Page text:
The Cowboys got in on the festivities by trading their #18 pick to the Niners for the 31st pick plus a third-rounder. With that pick they took... a center? Wisconsin's Frederick may prove an NFL mainstay for all we know, but the Boys seemed to have pressing needs elsewhere. The Niners, meanwhile, addressed a free-agency hole in the secondary with highly regarded LSU safety Eric Reid. The Niners came in with an absurd 13 picks.
The Rams were another winner, it seems, filling the hole left by Amendola with explosive Tavon Austin from UWV, then grabbing Georgia's Ogletree to bolster a defense that already led the NFL in sacks. They already have a team that can play with anybody in the NFCW (4-1-1 last season). Now they need to learn how to beat somebody else. Might be coming. SF and Seattle may not be running away with the division after all. The RG3 trade bonanza is paying off.
Finally, the Jets are worth mentioning. Aren't they always? With a mystery offense (as in "What offense??"), they signed Alabama CB Milliner to replace the departed Revis with #9, then took Missouri DT Richardson with #13. Good players, but fans may already be googling when the last 0-0 tie took place.
The most interesting angle to all this is still the quarterback situation. This was supposed to be the nexus of the coming-out party for the read option. Colleges are going to it in droves. Big fast players with good arms are easier to find than classic field generals, and in high school and college it works. The media have been hyping it to death. Yet is it a trend, or were Cam Newton, RG3 and Colin Kaepernick just so good at the entirety of the position that they made it seem that way? Granted, this draft had no Andrew Luck or Robert Griffin, but lots of drafts don't have Lucks or Griffins. Maybe the league saturated itself in a quarterback drafting frenzy over the past few seasons? Maybe the league is having second thoughts about the great revolution at the position? Maybe all of the above? Maybe none? What to think.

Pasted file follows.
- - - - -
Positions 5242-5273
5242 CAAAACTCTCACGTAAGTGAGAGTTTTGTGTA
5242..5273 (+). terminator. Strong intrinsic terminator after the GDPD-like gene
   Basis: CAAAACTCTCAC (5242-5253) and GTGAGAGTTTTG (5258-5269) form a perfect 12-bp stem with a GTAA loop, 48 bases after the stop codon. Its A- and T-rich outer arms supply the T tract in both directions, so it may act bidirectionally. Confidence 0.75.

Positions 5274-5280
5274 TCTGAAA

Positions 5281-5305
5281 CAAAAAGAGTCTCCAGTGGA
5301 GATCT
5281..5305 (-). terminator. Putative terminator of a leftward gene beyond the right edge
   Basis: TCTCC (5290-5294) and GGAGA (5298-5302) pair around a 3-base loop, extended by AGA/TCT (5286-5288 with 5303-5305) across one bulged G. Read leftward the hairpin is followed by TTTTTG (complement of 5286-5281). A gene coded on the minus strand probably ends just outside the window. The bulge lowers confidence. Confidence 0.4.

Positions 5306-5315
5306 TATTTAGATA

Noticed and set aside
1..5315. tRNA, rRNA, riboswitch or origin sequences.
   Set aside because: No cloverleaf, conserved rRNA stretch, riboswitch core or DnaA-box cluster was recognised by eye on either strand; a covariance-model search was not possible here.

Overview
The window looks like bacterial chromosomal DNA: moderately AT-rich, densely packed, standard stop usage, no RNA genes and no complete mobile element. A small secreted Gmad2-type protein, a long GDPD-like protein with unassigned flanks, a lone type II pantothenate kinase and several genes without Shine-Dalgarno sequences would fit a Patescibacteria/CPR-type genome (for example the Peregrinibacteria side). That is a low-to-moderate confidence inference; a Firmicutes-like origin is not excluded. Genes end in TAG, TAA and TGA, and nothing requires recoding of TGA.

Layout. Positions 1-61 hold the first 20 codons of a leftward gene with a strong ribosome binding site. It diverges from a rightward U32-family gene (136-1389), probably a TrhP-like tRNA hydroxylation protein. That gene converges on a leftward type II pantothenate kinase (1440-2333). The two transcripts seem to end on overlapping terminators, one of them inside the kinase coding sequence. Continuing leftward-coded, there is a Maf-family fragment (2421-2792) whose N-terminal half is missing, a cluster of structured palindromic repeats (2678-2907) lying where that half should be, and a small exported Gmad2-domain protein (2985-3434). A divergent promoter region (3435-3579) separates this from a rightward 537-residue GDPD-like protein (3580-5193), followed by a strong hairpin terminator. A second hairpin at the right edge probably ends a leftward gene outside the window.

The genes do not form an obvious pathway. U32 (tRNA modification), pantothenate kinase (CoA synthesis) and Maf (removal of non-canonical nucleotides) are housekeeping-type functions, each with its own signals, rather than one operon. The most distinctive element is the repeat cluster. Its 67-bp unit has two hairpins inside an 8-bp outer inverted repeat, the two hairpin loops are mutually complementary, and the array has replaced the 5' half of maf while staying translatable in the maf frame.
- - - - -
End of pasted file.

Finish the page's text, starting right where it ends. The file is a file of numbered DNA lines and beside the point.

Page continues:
And again, what about Matt Barkley and Landry Jones? Toss in Ryan Nassib? As alluded before, the first two were among the elite a year ago, almost certain first rounders even with Luck and Griffin owning the top spots. Their motivations for staying in school are unknown, but if either had anything to do with edging higher in the first round amid diluted competition, it wasn't a good career move. As of the end of the third round, neither was taken. Neither was Nassib, who by the end of 2012 was considered the top pocket passer in the draft.
Smith and Te'o, both first round mystery orphans, went in the second round, Te'o to a likely productive career in San Diego where he's already being compared to Junior Seau (SD has a fixation with the South Pacific). That may be a reach, but his situation looks worlds better than that of Smith who, despite the media hype, not only remains a question mark in terms of his NFL capabilities (see Pat White) but also finds himself in a 'competition' with Mark Sanchez, Tim Tebow, David Garrard, and Greg McElroy. At least that's the current word from the Jets, who gave Mark Sanchez a huge contract and then proceeded, instead of looking for new weapons to help their highly paid veteran of two AFCC games, to give him four 'competitors'.